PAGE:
Laurelin Paige (Hot Cop)
Rather than micro-managing to resolve every problem, create the right atmosphere, process, and system that facilitate effective problem solving.
Assegid Habtewold (The 9 Cardinal Building Blocks: For continued success in leadership)
If you have ever grumbled at your mother telling you to put on a coat or felt your blood pressure rise when your boss micro-manages you, you have experienced what psychologists call “reactance,” the hair-trigger response to threats to your autonomy. However, when a request is coupled with an affirmation of the right to choose, reactance is kept at bay.
Nir Eyal (Hooked: How to Build Habit-Forming Products)
when things were good, Dominique felt the headiness of a love that really might last for ever when they weren’t, she wondered what she was doing with someone who wanted to micro-manage her entire life, including her mind
Bernardine Evaristo (Girl, Woman, Other)
THE 5 DISCIPLINES OF THE MULTIPLIERS Diminisher The Empire Builder: Hoards resources and underutilizes talent The Tyrant: Creates a tense environment that suppresses people’s thinking and capability The Know-It-All: Gives directives that showcase how much they know The Decision Maker: Makes centralized, abrupt decisions that confuse the organization The Micro Manager: Drives results through their personal involvement Multiplier The Talent Magnet: Attracts talented people and uses them at their highest point of contribution The Liberator: Creates an intense environment that requires people’s best thinking and work The Challenger: Defines an opportunity that causes people to stretch The Debate Maker: Drives sound decisions through rigorous debate The Investor: Gives other people the ownership for results and invests in their success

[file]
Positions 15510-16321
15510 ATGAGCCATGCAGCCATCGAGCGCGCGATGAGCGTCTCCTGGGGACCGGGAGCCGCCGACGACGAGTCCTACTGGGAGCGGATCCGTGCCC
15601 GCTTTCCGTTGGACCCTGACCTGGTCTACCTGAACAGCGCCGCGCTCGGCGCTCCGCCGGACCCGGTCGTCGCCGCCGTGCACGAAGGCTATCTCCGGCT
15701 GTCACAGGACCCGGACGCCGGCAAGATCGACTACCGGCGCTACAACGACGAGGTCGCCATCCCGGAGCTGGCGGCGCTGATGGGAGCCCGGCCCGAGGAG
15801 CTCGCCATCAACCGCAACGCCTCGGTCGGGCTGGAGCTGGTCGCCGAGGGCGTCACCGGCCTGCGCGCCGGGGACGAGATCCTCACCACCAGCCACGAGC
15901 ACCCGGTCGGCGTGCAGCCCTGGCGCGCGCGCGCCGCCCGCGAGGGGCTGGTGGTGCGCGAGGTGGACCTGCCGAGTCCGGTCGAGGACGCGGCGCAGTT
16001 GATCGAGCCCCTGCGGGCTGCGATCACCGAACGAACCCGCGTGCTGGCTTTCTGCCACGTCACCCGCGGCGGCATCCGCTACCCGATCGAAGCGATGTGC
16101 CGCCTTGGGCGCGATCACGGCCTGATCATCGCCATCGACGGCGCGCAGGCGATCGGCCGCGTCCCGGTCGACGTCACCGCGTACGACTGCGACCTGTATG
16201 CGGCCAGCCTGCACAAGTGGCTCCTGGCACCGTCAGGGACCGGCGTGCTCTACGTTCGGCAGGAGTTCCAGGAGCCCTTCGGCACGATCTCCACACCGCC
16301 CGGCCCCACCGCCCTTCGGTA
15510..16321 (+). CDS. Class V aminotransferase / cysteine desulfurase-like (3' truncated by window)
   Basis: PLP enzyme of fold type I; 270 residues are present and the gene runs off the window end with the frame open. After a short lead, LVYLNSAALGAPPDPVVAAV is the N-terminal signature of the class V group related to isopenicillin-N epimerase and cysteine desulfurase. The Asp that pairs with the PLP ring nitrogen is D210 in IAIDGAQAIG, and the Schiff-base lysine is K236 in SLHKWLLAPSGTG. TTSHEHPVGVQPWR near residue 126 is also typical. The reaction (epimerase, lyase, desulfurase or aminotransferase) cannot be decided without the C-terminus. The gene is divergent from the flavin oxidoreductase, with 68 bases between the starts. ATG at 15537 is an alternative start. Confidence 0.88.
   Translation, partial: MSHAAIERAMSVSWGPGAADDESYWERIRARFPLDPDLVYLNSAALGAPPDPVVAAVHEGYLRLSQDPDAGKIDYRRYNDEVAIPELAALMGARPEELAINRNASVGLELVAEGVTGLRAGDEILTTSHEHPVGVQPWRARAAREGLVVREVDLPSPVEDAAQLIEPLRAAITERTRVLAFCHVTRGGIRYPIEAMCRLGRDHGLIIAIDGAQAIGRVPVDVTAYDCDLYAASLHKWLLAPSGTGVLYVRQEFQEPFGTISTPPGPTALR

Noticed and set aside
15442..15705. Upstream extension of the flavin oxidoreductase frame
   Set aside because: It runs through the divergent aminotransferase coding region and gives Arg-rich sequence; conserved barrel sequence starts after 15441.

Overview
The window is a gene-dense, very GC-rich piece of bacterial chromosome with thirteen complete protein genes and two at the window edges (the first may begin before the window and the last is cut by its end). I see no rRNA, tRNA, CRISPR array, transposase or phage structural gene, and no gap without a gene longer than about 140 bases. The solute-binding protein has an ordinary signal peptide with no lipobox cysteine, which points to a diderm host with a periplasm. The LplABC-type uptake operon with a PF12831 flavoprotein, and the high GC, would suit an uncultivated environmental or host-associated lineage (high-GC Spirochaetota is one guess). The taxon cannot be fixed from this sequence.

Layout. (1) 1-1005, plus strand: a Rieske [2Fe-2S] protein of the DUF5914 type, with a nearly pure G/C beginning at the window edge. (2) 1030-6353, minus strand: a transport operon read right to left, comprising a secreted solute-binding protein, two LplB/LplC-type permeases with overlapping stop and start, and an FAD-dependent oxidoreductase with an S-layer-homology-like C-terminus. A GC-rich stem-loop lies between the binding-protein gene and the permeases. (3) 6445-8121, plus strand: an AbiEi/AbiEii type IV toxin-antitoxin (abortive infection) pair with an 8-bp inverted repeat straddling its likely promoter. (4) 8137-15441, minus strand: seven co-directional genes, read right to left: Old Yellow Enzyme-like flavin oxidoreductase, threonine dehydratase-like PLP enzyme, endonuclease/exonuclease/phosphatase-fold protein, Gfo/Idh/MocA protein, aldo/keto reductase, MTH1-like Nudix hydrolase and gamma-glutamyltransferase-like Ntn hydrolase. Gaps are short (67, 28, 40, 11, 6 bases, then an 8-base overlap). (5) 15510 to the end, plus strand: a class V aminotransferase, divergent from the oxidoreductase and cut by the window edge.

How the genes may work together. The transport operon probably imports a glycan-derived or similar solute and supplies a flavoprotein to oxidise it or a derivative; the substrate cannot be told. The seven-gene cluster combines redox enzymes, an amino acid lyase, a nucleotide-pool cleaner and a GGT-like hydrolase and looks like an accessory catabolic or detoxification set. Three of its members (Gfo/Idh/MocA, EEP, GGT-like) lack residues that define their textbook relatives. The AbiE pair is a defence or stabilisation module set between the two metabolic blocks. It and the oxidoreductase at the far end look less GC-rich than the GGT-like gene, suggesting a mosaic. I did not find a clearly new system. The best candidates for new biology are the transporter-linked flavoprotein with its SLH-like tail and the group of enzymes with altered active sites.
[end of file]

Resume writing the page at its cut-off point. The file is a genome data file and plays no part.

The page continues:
Liz Wiseman (Multipliers: How the Best Leaders Make Everyone Smarter)